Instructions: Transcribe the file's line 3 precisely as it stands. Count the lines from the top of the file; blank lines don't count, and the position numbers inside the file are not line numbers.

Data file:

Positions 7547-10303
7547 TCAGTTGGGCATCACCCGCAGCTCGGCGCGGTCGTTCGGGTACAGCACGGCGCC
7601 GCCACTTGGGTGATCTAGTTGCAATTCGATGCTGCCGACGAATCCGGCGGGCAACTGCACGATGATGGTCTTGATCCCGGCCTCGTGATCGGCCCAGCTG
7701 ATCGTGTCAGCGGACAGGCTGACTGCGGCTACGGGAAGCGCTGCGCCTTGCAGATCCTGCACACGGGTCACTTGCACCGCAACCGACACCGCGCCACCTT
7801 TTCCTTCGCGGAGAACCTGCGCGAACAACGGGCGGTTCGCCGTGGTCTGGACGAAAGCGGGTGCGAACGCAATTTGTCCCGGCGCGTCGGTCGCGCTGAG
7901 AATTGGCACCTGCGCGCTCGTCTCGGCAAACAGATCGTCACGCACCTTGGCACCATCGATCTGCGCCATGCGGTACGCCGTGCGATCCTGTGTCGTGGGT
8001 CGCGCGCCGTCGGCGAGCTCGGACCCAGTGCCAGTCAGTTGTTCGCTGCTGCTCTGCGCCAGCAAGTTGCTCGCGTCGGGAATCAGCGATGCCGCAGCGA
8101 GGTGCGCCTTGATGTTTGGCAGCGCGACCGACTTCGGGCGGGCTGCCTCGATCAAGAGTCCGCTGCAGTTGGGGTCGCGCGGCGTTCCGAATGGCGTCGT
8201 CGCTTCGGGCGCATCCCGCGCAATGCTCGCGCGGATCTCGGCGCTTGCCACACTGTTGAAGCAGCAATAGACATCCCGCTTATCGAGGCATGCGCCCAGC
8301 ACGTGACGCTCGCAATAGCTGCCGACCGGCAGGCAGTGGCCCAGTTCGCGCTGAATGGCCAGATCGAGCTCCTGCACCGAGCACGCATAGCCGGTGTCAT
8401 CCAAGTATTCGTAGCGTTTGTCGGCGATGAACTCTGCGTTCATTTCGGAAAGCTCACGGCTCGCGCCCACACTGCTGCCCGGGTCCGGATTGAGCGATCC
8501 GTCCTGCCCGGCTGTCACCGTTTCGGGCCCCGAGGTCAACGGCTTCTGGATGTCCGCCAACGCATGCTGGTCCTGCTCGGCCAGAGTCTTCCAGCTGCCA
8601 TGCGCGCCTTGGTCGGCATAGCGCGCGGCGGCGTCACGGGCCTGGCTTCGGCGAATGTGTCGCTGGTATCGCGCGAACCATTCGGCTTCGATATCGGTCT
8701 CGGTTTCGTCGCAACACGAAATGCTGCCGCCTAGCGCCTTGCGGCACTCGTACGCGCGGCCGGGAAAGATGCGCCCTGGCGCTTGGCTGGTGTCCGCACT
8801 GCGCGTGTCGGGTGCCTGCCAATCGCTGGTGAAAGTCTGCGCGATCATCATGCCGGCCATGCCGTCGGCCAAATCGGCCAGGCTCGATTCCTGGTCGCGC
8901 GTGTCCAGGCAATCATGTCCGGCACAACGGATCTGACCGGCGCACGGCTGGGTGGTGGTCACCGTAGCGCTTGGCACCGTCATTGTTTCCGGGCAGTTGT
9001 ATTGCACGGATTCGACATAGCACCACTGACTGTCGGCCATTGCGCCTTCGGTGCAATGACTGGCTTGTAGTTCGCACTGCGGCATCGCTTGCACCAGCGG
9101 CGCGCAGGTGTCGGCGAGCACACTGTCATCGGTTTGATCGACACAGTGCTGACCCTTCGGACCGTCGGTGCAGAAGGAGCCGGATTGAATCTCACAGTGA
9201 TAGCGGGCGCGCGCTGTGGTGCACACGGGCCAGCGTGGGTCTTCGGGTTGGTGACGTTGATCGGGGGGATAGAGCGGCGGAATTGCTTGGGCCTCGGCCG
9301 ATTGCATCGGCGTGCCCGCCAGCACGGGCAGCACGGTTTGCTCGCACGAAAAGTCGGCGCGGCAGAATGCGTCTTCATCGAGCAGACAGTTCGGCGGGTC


7601 GCCACTTGGGTGATCTAGTTGCAATTCGATGCTGCCGACGAATCCGGCGGGCAACTGCACGATGATGGTCTTGATCCCGGCCTCGTGATCGGCCCAGCTG